5 Russian writers who won the Nobel Prize

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Exiled Soviet writer Alexander Solzhenitsyn, winner of the Literature Nobel Prize of 1970

AFP

While some of the Swedish committee’s past decisions were most likely politically motivated, the novels by these authors are still worth reading. Here are Russia’s five Nobel laureates for literature.

1. Ivan Bunin (1933)

Bunin was the first Russian ever to win the Nobel Prize in literature. He beat the leading contender, Maxim Gorky, the proletarian writer and Stalin’s protege. 

During the Imperial era, the Nobel family lived in Russia for many years, and by 1916 a third of all Russian crude oil was under their control. The Bolshevik Revolution, however, forced Alfred’s nephew, Emanuel Nobel, to flee Russia, resulting in the loss of his family’s entire commercial empire. 

Later in the 1920s, when he was living in Paris, Emanuel had close ties with anti-Soviet Russian émigrés, including Ivan Bunin. While officially he couldn’t influence the committee, his sympathies were clear. 

Bunin received the award “for the strict artistry with which he has carried on the classical Russian traditions in prose writing.” The Swedish Academy clarified that Bunin was selected: “to pay off our bad consciences on passing over Chekhov and Tolstoy.”

Nevertheless, the Soviet media claimed that the prize was politically motivated, since it was given to an ‘enemy of the Revolution’. Therefore, the award was denounced in the USSR for decades.

Here are some must-read books by Bunin

2. Boris Pasternak (1958)

Boris Pasternak

Pasternak won the prize “for his important achievement both in contemporary lyrical poetry and in the field of the great Russian epic tradition”. His Doctor Zhivago had just been unveiled to the world on the eve of the prize, and it was first published in Italy after facing a ban in the Soviet Union.

State media and bureaucrats started a harassment campaign against Pasternak. He was called a traitor to the Motherland for being published abroad and for receiving the Nobel Prize, which was considered to be something treasonous and anti-Soviet.

Pasternak was forced to forgo receiving the prize, and he became persona non-grata in the Soviet Union. A quote from one communist writers meeting went like this: “I did not read Pasternak, but I condemn him.” These words became an aphorism that symbolised the idiotism of censorship in the Soviet state.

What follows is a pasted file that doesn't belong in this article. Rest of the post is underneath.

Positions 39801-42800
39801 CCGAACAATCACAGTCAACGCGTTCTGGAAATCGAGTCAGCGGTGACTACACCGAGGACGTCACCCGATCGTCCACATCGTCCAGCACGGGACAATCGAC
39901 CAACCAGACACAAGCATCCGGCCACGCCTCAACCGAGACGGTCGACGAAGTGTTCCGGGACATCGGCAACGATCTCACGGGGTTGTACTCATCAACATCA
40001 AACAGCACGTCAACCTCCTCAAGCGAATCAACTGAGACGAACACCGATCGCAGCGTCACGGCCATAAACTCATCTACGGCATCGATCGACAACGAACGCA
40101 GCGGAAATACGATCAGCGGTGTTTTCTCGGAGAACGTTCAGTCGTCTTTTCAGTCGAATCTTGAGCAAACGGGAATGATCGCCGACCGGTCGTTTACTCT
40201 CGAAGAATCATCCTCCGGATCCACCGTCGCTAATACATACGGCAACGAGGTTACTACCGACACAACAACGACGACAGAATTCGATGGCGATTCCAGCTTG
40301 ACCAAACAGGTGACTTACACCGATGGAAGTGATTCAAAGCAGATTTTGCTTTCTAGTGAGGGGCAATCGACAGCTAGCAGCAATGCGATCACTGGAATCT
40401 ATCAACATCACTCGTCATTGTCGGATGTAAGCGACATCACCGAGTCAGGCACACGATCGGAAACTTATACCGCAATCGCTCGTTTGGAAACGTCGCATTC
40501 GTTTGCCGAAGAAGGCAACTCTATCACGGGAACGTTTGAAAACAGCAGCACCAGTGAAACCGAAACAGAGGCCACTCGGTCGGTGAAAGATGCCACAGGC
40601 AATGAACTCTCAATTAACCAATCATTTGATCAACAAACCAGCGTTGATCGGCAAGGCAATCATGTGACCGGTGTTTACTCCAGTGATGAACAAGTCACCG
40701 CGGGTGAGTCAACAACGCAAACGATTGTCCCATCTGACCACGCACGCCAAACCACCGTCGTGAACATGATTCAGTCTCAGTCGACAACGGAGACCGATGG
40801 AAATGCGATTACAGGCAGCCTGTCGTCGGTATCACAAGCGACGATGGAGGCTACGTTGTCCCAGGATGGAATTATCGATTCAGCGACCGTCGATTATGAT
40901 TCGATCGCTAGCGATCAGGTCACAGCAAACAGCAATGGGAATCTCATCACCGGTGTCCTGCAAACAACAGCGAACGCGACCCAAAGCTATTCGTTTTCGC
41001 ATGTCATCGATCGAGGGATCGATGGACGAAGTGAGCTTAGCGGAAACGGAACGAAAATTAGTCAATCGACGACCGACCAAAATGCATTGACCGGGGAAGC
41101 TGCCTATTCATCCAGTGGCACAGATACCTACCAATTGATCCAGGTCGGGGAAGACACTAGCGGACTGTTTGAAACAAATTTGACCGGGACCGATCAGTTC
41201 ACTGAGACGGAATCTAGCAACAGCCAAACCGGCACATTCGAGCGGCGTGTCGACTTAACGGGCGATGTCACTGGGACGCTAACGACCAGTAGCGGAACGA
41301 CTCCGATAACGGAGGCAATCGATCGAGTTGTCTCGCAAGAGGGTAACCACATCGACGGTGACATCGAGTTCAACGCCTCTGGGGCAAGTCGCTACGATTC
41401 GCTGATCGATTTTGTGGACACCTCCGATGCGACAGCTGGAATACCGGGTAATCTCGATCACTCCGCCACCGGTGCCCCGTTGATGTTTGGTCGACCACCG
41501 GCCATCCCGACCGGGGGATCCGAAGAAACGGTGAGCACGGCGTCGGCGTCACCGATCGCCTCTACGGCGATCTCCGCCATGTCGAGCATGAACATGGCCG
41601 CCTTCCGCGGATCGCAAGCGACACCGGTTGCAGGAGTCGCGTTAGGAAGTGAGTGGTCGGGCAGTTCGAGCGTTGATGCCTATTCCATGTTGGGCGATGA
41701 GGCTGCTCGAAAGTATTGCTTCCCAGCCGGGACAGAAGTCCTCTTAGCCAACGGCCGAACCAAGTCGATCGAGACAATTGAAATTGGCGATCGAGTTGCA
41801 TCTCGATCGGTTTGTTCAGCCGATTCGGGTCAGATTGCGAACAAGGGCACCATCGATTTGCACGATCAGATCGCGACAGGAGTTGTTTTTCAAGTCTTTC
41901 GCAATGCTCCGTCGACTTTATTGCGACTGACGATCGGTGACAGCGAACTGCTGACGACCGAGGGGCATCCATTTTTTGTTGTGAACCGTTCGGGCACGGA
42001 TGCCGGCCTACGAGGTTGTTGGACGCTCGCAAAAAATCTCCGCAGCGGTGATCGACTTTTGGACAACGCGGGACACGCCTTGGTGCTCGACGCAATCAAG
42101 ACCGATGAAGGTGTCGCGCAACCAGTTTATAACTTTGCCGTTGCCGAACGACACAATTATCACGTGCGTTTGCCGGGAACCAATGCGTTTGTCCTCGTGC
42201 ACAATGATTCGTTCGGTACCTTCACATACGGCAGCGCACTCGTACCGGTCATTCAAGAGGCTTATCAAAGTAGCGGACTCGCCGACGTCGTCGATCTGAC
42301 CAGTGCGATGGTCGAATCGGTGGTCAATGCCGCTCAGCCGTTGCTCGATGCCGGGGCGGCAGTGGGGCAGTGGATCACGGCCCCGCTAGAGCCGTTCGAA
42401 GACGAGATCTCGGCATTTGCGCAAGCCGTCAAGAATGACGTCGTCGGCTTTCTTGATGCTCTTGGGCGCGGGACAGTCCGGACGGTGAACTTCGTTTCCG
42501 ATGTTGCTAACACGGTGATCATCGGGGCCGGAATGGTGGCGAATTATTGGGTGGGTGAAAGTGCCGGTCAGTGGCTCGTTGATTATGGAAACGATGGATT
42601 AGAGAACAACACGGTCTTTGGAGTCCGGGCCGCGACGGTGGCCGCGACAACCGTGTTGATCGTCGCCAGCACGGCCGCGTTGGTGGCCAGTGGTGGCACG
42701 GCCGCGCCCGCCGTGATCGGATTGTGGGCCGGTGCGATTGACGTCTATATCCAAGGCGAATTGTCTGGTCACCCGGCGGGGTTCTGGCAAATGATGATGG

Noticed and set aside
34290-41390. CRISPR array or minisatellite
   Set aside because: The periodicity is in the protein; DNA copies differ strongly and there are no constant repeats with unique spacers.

Here are 8 facts about Boris Pasternak that you need to know.

3. Mikhail Sholokhov (1965)

Mikhail Sholokhov

Sholokhov is the author of the epic novel And Quiet Flows the Don, which is about Russian Cossacks during the Revolution and Civil War. This novel is usually called ‘the War and Peace of the 20th century’. However, the book has faced much controversy, as well as conspirological speculation that Sholokhov is not the true author since his other works do not show the same quality of literary finesse and talent.

The committee, nevertheless, declared him the winner of the prize “for the artistic power and integrity with which, in his epic of the Don, he has given expression to a historic phase in the life of the Russian people.”

This time, the Soviet state had nothing against the prize. Moreover, in 1958 the authorities were trying to promote Sholokhov as a writer. The Soviet ambassador to Sweden was ordered to make it clear that the USSR would appreciate it greatly if the prize were to be given to Sholokhov. 

Here are 6 facts about Sholokhov that you need to know

4. Alexander Solzhenitsyn (1970)

Alexander Solzhenitsyn getting his prize in 1974

Alexander Solzhenitsyn was the first Soviet writers to speak openly about the Gulag in his novels. His One Day of Ivan Denisovich, which describes the routine of a camp prisoner, was published in 1962 and became a sensation in the USSR.

Solzhenitsyn had spent eight years in the Gulag, and after he was freed he started dissident activity and human rights work. By the time he was awarded the Nobel Prize, the publishing of his works came to an abrupt halt in the USSR. 

The prize was given to him “for the ethical force with which he has pursued the indispensable traditions of Russian literature.” This made Soviet authorities even more angry about him and his ‘anti-Soviet’ activity. Four years later, he was expelled from the country, and only then did he have the chance to receive his prize and monetary award.

Here are somemust-read books by Solzhenitsyn

5. Joseph Brodsky (1987)

Joseph Brodsky at the Nobel Prize ceremony

Joseph Brodsky had dreamed of the Nobel Prize ever since he was young. He wanted to be recognized internationally as a poet, and felt claustrophobic in St. Petersburg, as well as in the entire Soviet Union. His poems were not published due to the strict censorship, and they were only spread through samizdat. 

He looked for the chance to leave the country, and even had a plan to have a fake marriage with an American woman, but he never went ahead with it. The KGB asked him to leave the country before he could unfold his plan. So, he left for the U.S. 

In the States, the Russian poet decided to switch languages, but he didn’t succeed much when composing poems in English. In the U.S., Brodsky gained fame as a Slavic professor and an essayist. 

In 1987, his dream came true and he won the Nobel Prize as a poet “for an all-embracing authorship, imbued with clarity of thought and poetic intensity.”

Read more: The memoirs Brodsky didn’t want you to read

Here is why we think Russian writer Ludmila Ulitskaya should have won the Nobel Prize

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from https://www.rbth.com/arts/331118-russian-writers-nobel-prize-literature

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